Topaz - A 2000 Year Old History

Posted on: November 4, 2015

In antiquity, all yellow and brown gemstones (and even some green ones) were called “topaz”. Topaz was used as far back as Egyptian times. The Sun God, Ra, was thought to have been responsible for giving topaz its golden colors. In reality, topaz occurs in transparent yellow, yellow to orange brown, light to medium red, light blue, and very light green and pink. The term “smoky topaz” is a common misnomer for transparent brown stones which are actually smoky quartz.

When pink topaz was first discovered in Russia in the 19th century, ownership was restricted to the czar and his family; hence, it became known as “Imperial” topaz. This refers to sherry-red, deep pink or reddish-orange stones. These are the most prized and expensive colors of topaz. Some flesh and salmon colored topaz (which comes only from Brazil) can be heated to a deep, permanent pink. This is a rare color and is priced accordingly.

Next in value are the less intense (but still beautiful) shades of peach, orange and deep golden topaz. These stones are referred to as “precious” topaz. As the color becomes yellower and browner, the price drops.

Blue topaz has become one of the top two or three selling non-traditional colored stones. It actually starts out colorless and the blue is achieved by irradiating the stone. This gamma and electron treatment does not make the stones radioactive; the color is then made stable through heating. In contrast, stones which have been reactor treated do become radioactive, but U.S. law requires they be quarantined until the radioactive readings are negligible. There are only two U.S. facilities licensed to treat topaz. The treatment process is a lengthy one with the minimum turnaround time generally about six months.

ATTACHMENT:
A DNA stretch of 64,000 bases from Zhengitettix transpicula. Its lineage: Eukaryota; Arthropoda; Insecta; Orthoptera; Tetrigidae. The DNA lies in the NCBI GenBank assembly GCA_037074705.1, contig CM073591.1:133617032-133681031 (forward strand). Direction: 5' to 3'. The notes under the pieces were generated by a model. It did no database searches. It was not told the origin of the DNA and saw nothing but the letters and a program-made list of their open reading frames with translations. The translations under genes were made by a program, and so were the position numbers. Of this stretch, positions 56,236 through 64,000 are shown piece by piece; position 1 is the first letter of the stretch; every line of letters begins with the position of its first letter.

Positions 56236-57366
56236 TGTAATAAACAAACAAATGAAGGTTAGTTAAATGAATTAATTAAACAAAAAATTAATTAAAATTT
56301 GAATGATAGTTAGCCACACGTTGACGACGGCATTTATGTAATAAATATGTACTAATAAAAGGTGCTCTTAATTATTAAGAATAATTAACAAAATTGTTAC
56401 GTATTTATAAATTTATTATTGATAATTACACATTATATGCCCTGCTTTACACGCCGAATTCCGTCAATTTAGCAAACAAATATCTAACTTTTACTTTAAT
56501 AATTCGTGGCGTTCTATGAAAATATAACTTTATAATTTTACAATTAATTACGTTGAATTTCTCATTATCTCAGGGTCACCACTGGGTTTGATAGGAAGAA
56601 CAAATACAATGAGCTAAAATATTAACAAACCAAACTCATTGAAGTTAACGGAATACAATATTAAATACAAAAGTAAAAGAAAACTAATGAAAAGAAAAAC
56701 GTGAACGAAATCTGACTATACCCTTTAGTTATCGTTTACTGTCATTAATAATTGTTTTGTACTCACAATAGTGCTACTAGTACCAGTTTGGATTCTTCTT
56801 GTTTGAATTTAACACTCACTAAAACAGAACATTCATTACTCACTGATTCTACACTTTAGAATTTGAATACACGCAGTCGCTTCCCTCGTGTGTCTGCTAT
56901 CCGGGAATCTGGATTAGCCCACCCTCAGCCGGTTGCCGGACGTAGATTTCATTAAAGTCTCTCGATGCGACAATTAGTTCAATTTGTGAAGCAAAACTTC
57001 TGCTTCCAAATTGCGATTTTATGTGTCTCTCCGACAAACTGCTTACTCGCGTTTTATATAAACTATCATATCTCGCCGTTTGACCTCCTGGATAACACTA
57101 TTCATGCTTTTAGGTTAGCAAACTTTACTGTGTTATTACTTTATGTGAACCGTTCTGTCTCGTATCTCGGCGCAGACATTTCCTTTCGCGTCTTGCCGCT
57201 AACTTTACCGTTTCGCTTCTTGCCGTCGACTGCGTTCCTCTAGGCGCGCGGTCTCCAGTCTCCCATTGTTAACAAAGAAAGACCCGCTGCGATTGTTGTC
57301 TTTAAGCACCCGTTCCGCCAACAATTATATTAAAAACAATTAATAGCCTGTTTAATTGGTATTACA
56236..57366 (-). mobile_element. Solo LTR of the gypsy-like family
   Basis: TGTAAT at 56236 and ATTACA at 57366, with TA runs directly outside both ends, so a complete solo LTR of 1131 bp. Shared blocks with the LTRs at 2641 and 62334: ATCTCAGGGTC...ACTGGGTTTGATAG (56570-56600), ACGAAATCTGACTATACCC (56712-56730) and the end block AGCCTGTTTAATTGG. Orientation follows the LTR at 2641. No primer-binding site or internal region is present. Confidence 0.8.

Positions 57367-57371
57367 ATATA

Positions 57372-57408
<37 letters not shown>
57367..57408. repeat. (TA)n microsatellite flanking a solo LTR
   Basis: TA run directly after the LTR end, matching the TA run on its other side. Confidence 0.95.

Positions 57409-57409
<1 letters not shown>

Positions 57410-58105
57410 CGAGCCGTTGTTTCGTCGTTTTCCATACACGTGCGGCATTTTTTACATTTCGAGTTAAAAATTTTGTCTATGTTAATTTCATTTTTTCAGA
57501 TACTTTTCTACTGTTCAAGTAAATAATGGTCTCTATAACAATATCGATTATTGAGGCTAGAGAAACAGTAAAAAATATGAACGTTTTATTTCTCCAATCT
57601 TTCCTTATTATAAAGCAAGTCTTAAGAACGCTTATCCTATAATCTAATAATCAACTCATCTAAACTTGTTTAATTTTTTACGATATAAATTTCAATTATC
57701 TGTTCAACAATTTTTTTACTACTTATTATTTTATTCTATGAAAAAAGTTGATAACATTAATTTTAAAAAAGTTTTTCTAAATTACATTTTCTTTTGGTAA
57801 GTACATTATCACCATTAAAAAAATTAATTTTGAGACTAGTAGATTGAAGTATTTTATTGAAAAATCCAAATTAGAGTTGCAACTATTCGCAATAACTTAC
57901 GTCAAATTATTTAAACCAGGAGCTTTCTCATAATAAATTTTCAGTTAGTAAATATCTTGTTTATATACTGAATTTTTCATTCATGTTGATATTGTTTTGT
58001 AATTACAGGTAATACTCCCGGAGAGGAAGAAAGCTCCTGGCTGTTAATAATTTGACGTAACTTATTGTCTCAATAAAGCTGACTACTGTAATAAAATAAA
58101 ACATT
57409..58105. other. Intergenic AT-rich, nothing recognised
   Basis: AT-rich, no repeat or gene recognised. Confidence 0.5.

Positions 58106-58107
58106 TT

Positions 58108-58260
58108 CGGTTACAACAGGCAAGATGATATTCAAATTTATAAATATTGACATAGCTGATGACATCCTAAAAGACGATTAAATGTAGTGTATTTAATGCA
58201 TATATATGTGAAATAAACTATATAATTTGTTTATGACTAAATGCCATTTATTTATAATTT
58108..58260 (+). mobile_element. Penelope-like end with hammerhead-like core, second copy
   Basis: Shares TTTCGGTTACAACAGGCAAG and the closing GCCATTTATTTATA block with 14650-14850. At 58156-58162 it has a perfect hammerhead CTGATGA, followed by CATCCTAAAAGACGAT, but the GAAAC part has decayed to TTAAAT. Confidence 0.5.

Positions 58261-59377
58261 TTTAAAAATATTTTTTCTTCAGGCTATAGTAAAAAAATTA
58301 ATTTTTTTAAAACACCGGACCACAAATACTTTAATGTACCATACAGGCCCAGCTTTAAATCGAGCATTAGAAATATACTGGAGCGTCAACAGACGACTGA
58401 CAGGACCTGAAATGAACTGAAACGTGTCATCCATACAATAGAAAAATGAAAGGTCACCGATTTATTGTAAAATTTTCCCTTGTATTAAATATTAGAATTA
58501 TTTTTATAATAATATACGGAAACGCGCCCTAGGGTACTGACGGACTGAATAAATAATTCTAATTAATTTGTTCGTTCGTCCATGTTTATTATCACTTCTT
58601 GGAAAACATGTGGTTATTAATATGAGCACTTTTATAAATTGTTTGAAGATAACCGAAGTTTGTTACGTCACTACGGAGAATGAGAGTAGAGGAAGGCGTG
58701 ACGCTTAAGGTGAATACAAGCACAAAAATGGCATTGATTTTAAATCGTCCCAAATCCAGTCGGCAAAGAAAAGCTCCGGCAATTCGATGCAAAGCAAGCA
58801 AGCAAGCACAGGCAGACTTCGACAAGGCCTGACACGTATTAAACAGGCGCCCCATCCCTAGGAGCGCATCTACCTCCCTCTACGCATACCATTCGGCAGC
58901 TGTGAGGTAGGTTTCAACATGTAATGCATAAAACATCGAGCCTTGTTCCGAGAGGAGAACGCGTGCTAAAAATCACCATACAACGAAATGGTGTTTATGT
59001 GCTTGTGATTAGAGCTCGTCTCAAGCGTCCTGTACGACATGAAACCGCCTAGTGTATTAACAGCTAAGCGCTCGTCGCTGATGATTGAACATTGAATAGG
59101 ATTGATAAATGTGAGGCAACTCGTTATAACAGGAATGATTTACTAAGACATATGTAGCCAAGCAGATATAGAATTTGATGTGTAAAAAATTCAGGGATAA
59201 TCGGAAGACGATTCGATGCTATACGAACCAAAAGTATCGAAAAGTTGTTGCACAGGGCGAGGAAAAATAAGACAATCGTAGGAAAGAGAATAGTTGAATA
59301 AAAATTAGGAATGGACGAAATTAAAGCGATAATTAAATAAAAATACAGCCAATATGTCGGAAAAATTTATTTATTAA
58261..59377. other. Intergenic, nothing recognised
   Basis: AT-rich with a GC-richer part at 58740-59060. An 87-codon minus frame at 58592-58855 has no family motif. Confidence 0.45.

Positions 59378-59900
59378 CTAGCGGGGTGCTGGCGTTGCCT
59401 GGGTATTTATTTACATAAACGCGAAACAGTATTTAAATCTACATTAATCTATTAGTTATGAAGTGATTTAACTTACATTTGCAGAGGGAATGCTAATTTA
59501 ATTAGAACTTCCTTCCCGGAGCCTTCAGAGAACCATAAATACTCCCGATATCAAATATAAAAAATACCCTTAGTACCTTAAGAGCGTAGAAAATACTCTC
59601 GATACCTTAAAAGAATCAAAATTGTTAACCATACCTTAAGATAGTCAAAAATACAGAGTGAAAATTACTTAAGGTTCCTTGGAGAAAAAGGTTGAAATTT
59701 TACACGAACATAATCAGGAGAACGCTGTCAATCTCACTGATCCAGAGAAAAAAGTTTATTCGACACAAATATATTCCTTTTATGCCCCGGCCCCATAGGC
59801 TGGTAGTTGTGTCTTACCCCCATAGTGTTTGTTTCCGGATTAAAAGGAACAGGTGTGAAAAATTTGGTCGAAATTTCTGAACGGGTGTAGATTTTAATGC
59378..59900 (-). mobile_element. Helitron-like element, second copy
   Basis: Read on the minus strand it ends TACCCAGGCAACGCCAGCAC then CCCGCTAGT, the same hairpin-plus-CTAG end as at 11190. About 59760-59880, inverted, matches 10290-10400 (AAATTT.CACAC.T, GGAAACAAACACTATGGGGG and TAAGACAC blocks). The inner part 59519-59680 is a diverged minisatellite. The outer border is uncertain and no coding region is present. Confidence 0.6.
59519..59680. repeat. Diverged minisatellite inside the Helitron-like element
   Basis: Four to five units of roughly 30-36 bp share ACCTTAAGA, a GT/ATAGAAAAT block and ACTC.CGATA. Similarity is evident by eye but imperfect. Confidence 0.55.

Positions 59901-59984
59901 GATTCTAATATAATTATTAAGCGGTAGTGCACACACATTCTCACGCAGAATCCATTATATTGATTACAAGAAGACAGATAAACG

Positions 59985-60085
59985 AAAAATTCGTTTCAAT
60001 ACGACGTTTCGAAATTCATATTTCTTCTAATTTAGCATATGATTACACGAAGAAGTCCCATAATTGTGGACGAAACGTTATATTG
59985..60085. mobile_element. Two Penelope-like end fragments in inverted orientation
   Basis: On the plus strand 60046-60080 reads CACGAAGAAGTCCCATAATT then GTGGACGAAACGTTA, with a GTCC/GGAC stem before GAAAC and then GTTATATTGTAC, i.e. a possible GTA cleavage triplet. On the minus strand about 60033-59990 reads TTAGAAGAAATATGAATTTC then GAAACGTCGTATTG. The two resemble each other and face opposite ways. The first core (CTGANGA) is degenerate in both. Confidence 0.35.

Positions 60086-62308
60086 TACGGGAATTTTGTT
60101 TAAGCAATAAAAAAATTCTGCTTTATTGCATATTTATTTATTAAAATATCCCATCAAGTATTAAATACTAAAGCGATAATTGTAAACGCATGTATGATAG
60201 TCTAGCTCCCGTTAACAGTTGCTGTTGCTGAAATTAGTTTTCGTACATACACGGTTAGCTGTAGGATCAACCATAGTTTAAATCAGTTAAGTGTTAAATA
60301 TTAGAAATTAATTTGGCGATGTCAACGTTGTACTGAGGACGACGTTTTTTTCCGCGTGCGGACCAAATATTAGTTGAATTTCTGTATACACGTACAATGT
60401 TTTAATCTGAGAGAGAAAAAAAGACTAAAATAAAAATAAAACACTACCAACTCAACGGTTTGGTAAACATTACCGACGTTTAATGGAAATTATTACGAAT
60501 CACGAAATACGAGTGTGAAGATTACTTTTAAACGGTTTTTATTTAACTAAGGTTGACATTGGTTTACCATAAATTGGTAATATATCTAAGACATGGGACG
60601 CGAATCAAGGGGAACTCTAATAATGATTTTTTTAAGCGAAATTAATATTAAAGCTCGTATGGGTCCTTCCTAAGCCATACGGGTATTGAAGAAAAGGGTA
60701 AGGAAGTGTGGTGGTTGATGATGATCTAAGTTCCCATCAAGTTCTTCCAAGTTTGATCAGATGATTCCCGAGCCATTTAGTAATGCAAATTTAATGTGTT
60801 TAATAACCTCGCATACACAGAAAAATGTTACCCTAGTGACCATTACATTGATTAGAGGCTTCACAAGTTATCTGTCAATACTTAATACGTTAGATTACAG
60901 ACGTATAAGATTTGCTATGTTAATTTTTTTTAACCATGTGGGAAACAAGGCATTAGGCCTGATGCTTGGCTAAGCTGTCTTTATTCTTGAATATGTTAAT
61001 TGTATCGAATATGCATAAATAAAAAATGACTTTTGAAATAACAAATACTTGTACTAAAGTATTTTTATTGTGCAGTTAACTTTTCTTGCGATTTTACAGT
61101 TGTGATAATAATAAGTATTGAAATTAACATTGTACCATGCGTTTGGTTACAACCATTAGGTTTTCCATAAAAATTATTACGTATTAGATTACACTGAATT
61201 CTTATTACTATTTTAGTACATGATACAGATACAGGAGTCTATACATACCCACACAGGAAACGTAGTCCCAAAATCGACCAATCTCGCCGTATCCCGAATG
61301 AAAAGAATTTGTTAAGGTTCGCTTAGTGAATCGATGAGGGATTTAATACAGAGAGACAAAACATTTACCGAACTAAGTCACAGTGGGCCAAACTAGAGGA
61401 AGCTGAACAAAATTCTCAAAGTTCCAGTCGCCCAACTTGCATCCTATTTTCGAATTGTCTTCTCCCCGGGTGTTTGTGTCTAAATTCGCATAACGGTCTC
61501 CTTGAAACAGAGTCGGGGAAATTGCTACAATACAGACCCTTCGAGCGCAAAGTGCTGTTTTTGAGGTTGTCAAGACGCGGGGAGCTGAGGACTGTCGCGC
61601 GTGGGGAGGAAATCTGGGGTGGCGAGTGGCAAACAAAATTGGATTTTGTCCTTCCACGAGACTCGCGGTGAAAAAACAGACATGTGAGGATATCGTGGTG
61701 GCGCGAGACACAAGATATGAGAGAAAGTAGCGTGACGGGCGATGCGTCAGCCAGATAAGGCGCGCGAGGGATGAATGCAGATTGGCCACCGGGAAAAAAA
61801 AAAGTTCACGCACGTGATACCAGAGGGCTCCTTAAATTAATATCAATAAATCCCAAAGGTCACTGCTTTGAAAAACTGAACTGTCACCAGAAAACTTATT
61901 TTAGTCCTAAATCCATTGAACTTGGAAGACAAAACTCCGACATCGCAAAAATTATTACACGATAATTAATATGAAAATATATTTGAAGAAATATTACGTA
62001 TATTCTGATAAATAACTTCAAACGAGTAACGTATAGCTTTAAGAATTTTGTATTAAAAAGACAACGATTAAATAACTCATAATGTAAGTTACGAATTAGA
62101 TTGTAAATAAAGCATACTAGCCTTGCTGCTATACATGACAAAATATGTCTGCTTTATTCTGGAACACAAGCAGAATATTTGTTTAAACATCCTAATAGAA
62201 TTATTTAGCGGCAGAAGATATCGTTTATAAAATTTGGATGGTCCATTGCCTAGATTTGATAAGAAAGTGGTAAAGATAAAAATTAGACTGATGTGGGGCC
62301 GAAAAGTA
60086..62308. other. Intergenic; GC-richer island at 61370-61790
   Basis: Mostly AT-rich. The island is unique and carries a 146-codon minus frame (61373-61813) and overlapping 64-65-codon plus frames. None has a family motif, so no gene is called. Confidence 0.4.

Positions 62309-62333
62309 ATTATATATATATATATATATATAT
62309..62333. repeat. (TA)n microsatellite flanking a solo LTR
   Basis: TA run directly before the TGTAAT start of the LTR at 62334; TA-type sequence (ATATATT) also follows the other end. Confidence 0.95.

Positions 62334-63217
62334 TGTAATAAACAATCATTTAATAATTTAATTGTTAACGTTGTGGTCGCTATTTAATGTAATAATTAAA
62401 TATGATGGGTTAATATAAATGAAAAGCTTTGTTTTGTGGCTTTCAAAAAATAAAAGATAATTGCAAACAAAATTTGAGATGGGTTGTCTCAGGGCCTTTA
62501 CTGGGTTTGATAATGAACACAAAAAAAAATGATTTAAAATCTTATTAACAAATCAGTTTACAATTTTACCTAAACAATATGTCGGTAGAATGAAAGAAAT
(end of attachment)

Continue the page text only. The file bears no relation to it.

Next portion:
Topaz is relatively hard at 8 on the Mohs scale, but its toughness is poor and should be handled with care. The prime source of topaz is Brazil, but it is also found in Mexico (lower quality brownish-yellow), Sri Lanka, South Africa (blue), and Russia.

All in all, topaz gives those with a November birthday some truly lovely colors to choose from for their birthstone!

View topaz jewelry from our Jessop's Collection

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